Shakes the Clown, Sleeping Dogs Lie, World’s Greatest Dad, God Bless America…Willow Creek. One of these things is not like the other, but that’s what makes Bobcat Goldthwait an exciting filmmaker: he’s capable of stepping out of his comfort zone (which, ironically enough, encompasses uncomfortable pursuits and ideas) and trying his hand at something that’s totally atypical of his filmography. Why make a found footage picture about two people searching for the truth about Bigfoot? Why not? If the results of Bobcat’s foray into the gimmicky horror sub-genre don’t mesh with his other work, they still make for a great midnight movie and represent an interesting evolution in his directorial career.
Of course, one may assume that Willow Creek, which spends a great deal of time in the company of actual inhabitants of the titular town, is intended as something of a satire. Bobcat’s in the Bigfoot capital of the world, after all, and until he leads his principal characters- a couple consisting of Jim (Bryce Johnson) and Kelly (Alexie Gilmore)- into the forest to seek out the site where the infamous Patterson-Gimlin film was captured, Willow Creek pokes a bit of fun at the culture founded on the mystery of the shaggy, bipedal cryptid while creating a portrait of a believer. But Goldthwait doesn’t sit and smirk at the eccentricities of a hamlet characterized by the Bigfoot statues that stand guard outside of local businesses and shops; he revels in them. How can you not fall in love with a place where the local delicacy is the Bigfoot burger?
Amusingly, Willow Creek‘s most faithful Bigfoot devotee is Jim himself. He and Kelly make their trip on his birthday, filming the entire experience along the way. Kelly represents the skeptical half of the duo, but she’s a loyal significant other and she indulges him happily at first, only becoming more frantic as Willow Creek brings them closer and closer to unknown danger. Jim is almost isolated in his assurance that the creature exists; most of the residents celebrate or at least perpetuate the Bigfoot legend, but not all of them necessarily believe it. It’s worth noting that the people Jim and Kelly interview aren’t actors- they’re real-deal townies, singer-songwriters, book shop owners, and tour guides, and they’re espousing their genuine feelings on Bigfoot. For many of them, Bigfoot is just their legacy as members of Willow Creek’s populace.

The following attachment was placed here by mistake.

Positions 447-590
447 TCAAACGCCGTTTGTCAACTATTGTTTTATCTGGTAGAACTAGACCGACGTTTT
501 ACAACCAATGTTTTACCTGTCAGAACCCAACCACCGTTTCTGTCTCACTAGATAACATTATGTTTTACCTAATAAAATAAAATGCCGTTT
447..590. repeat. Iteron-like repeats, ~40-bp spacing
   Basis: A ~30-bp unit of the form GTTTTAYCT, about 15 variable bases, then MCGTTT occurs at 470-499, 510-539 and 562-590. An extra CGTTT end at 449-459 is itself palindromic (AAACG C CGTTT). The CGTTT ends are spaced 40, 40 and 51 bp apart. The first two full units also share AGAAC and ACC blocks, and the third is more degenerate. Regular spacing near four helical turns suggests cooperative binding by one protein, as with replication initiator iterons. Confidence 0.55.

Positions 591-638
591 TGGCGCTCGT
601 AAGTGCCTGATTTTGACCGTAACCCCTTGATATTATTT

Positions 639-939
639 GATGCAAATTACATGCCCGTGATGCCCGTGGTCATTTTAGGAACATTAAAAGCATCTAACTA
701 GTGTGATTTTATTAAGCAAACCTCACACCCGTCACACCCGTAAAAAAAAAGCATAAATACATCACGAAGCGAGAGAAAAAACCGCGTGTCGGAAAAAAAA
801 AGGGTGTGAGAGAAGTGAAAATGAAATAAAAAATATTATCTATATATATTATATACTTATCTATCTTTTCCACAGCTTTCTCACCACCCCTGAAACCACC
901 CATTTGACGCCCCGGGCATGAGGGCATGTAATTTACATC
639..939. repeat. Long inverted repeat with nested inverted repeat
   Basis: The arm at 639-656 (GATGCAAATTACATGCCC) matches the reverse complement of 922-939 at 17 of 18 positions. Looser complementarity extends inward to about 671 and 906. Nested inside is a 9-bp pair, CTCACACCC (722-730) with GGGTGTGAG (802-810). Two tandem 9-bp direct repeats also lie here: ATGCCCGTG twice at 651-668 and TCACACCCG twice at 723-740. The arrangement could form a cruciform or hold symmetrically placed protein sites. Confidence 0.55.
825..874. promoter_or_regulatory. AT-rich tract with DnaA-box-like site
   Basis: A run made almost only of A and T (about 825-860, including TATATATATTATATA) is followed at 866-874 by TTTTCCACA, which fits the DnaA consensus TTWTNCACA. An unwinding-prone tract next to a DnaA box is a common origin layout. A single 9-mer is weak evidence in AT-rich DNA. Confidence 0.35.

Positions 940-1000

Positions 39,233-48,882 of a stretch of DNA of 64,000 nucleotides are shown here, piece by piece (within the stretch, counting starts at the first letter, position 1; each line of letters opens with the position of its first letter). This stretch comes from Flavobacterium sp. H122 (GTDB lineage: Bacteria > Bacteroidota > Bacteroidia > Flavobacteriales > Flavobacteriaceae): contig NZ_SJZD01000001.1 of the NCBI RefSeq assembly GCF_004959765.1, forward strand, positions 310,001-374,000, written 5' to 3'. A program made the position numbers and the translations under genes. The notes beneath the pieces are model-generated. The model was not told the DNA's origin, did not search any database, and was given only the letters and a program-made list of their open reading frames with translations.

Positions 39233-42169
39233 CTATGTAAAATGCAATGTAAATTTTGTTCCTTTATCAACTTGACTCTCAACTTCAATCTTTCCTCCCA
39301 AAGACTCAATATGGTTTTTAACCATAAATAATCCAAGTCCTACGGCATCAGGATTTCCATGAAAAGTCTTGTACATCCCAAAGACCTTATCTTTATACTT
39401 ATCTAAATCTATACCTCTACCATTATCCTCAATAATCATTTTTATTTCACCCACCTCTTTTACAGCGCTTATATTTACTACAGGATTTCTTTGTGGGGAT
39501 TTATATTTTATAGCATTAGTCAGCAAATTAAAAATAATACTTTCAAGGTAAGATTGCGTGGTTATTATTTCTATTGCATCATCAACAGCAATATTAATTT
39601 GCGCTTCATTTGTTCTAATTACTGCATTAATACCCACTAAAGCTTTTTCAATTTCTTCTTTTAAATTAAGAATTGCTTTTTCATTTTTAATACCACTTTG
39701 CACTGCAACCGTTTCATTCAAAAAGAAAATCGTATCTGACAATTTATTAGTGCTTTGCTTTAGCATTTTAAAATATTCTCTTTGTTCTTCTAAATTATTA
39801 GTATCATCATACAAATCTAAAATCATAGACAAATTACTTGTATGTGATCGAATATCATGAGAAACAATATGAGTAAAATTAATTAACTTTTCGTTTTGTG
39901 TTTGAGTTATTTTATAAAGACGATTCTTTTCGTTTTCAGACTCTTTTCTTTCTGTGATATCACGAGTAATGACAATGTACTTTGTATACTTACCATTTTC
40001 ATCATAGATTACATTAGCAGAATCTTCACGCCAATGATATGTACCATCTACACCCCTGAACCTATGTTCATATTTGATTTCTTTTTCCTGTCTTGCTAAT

Some of them take it more seriously than others, though, and warn off Jim and Kelly when they try to make their sojourn into the deep wilderness. Once the characters head off the beaten path, such as it is, and start trekking through claustrophobic, labyrinthine woods, Willow Creek becomes a very different film. We know from the opening shot what kind of journey Bobcat wants to take his audience on, but the main characters are so real and so affable, and their intentions so innocent, that we may forget we’re watching the set-up of a found footage movie; the film plays like a harmless home movie (albeit one that’s really well shot) out of the couple’s collection rather than as evidence of something ominously primal and savage.
When we arrive at what will surely be seen as the film’s hallmark sequence- a tense, uninterrupted nineteen minute take inside Jim’s and Kelly’s tent- Willow Creek abandons its sly commentary on the nature of belief and turns into a somber tale where curiosity is punished. Initially, the takeaway is that Goldthwait should make horror movies more often; Willow Creek accords only a small portion of its seventy seven minutes (thereabouts) to actual scares, but invests so much in its characters and gives them such a bounty of material to play with that the terror becomes that much more organic and intense. He’s slow-burning in the best way possible. We care about Jim and Kelly, and we empathize with them so strongly that their fear becomes our fear.
It’s masterful stuff, but maybe the real key point here is that Goldthwait can and should make whatever movies he wants to. Anyone capable of successfully synthesizing The Blair Witch Project with Harry and the Hendersons deserves that privilege. (It’s worth noting, perhaps, that Willow Creek owes a great deal to Blair Witch; structurally they’re very, very similar, though Goldthwait has superior character work supporting the framework.) What’s next for Bobcat? He probably won’t figure it out until he’s standing right on the ledge of what looks like a very bad idea, but we should all be excited for whatever he has in store for us in the future.